Blasts in Damascus highlight futility of UN peace plan

Rick Moran
Government sources say 5 Syrians were killed in two bomb blasts that rocked the capital - including one bomb that went off near an anti-government demonstration.

VOA:

Syrian state media say at least two huge explosions rocked central Damascus on Friday, leaving at least five people dead, as international concerns mount over Syria's deteriorating cease-fire.

Activists say one blast took place near a mosque where anti-government protesters gathered after Friday prayers. The government blamed "terrorists" for what it called a suicide bombing.

Earlier, there was an explosion in a nearby industrial zone.

The blasts come amid blistering criticism of Syria by the U.S., top U.N. officials and the European Union.  They say the Syrian government is failing to uphold terms of an international cease-fire that went into effect earlier this month.

Mass anti-government protests were expected after Friday prayers in several other cities.

United Nations monitors again deployed to hot spots of violence between government forces and rebels on Friday. But the U.N. mission has been building slowly. U.N. Spokesman Ne'er Singh said more monitors are on the way.

"We are expecting more monitors to arrive today and as and when I have confirmation I'll be able to inform you. We are total of fifteen as of now. I'm just waiting for confirmation of further numbers and I can give you an update," said Singh.

A spokesman for international envoy Kofi Annan told Reuters Friday that another 15 members of the advance team should arrive by Monday. He also defended the speed in which authorities are deploying personnel, saying the process was moving with "remarkable speed."

At this rate, the 300 monitors will be fully deployed in about 3 years. So much for "remarkable speed."

It won't matter because Assad is carrying out attacks right under the noses of the monitors. More than 70 Syrian civilians were killed yesterday when a huge blast in Hama - possibly a rebel bomb making facility - exploded. This is after further casualties were reported in Homs.

What good unarmed UN monitors can do in this situation is unknown. But casualties among the monitors is very possible which would just about finish the project if that were to occur.

Government sources say 5 Syrians were killed in two bomb blasts that rocked the capital - including one bomb that went off near an anti-government demonstration.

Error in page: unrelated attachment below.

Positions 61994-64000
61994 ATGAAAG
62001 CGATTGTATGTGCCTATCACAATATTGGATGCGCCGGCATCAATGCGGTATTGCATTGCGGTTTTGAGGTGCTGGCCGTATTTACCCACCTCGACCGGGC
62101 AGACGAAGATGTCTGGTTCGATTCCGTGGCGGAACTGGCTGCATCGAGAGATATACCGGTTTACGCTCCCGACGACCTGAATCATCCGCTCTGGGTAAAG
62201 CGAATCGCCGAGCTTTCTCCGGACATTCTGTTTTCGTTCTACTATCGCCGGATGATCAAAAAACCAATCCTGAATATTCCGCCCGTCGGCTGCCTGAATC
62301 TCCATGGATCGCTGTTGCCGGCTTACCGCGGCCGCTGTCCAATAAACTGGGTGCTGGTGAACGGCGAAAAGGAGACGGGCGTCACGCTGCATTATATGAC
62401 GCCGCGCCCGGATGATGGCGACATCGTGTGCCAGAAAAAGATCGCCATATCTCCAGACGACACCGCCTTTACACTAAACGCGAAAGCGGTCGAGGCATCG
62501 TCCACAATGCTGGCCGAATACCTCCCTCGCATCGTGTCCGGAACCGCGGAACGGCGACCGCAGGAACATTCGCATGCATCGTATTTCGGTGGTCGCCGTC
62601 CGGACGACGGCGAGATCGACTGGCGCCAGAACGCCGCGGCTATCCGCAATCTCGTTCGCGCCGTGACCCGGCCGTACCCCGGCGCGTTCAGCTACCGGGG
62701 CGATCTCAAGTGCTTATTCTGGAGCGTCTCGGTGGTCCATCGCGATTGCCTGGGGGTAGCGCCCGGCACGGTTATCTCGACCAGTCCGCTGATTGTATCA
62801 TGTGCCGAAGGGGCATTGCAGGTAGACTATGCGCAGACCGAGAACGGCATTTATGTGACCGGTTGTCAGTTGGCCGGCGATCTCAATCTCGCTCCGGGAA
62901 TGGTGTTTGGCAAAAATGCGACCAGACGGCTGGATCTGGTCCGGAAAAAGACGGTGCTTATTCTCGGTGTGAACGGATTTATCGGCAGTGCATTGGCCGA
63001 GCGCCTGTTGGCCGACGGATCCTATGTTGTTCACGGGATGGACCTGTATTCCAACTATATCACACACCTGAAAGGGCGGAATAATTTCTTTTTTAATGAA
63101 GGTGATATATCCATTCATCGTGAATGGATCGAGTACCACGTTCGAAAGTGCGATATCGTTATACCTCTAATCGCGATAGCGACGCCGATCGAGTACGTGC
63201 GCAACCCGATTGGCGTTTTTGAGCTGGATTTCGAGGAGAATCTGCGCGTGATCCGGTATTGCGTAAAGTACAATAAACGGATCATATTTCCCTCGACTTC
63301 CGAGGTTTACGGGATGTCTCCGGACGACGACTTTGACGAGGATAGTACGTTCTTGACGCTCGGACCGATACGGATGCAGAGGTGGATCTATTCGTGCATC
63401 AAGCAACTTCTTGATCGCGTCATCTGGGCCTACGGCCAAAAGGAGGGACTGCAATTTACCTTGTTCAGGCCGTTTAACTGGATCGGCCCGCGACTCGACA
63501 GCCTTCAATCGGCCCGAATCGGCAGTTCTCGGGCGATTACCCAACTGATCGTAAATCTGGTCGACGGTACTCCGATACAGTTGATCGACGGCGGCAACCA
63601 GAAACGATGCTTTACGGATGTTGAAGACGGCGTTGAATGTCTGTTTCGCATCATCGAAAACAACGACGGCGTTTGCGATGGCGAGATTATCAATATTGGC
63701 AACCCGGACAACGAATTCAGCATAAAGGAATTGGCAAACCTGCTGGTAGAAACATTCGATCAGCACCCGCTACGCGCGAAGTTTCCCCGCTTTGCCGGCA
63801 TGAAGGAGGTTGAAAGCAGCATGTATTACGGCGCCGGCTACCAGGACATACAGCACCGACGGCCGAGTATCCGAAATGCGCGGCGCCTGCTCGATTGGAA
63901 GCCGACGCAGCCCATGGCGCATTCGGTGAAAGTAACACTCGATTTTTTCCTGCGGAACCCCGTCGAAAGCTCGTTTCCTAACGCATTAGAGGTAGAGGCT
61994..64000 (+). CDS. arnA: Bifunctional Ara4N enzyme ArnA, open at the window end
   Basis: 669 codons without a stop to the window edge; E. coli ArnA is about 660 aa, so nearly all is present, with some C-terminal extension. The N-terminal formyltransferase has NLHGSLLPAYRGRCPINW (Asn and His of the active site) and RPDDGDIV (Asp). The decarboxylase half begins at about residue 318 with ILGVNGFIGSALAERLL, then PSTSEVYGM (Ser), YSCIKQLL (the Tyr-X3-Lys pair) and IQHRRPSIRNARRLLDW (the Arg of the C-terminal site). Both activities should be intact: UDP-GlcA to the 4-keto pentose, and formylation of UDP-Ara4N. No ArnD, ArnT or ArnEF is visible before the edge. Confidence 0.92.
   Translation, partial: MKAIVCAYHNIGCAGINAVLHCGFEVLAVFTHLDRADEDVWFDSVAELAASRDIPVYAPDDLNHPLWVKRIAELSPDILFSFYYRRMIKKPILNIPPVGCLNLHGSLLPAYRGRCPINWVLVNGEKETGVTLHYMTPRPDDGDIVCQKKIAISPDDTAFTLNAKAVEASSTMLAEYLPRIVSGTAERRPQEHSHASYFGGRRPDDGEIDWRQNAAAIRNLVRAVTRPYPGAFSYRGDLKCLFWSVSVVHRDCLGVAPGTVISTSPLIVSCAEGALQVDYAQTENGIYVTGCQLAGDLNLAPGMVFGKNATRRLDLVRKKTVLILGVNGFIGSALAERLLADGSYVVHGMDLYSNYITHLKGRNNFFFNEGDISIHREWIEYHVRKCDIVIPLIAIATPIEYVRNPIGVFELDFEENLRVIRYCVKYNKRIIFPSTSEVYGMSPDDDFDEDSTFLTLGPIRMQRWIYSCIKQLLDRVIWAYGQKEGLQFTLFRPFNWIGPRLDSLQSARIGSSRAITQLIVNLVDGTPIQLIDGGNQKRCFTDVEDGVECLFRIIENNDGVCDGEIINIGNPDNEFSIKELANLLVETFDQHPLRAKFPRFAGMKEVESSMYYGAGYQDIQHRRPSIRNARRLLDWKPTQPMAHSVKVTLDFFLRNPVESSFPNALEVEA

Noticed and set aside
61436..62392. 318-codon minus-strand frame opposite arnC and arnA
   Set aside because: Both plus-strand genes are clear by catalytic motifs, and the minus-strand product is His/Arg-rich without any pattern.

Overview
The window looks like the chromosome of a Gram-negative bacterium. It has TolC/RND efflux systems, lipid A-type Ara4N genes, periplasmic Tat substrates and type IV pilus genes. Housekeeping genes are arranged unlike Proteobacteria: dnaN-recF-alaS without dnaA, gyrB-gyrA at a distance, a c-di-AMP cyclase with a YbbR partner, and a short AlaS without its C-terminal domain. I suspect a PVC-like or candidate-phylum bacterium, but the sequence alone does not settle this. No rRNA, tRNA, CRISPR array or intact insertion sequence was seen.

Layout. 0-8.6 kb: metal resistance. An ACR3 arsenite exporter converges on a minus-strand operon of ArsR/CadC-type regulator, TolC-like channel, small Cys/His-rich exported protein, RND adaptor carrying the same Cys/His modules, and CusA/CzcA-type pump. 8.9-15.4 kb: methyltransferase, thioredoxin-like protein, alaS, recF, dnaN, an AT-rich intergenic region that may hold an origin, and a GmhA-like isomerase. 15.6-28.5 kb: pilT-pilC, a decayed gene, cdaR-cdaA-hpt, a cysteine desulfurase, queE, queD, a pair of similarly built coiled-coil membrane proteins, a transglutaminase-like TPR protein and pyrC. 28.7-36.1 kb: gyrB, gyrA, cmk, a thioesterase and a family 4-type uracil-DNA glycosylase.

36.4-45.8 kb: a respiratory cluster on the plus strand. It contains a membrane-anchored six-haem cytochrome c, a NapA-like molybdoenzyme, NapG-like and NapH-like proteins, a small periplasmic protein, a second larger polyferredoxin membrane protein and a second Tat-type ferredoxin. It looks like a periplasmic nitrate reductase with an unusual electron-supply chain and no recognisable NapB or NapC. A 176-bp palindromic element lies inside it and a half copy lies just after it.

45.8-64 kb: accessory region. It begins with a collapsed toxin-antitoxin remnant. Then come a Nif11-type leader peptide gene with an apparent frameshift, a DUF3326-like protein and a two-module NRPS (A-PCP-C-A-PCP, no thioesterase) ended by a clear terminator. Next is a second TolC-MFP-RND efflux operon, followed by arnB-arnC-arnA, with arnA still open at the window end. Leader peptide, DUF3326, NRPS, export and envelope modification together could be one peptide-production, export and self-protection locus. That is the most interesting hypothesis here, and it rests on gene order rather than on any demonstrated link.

VOA:

Syrian state media say at least two huge explosions rocked central Damascus on Friday, leaving at least five people dead, as international concerns mount over Syria's deteriorating cease-fire.

Activists say one blast took place near a mosque where anti-government protesters gathered after Friday prayers. The government blamed "terrorists" for what it called a suicide bombing.

Earlier, there was an explosion in a nearby industrial zone.

The blasts come amid blistering criticism of Syria by the U.S., top U.N. officials and the European Union.  They say the Syrian government is failing to uphold terms of an international cease-fire that went into effect earlier this month.

Mass anti-government protests were expected after Friday prayers in several other cities.

United Nations monitors again deployed to hot spots of violence between government forces and rebels on Friday. But the U.N. mission has been building slowly. U.N. Spokesman Ne'er Singh said more monitors are on the way.

"We are expecting more monitors to arrive today and as and when I have confirmation I'll be able to inform you. We are total of fifteen as of now. I'm just waiting for confirmation of further numbers and I can give you an update," said Singh.

A spokesman for international envoy Kofi Annan told Reuters Friday that another 15 members of the advance team should arrive by Monday. He also defended the speed in which authorities are deploying personnel, saying the process was moving with "remarkable speed."

At this rate, the 300 monitors will be fully deployed in about 3 years. So much for "remarkable speed."

It won't matter because Assad is carrying out attacks right under the noses of the monitors. More than 70 Syrian civilians were killed yesterday when a huge blast in Hama - possibly a rebel bomb making facility - exploded. This is after further casualties were reported in Homs.

What good unarmed UN monitors can do in this situation is unknown. But casualties among the monitors is very possible which would just about finish the project if that were to occur.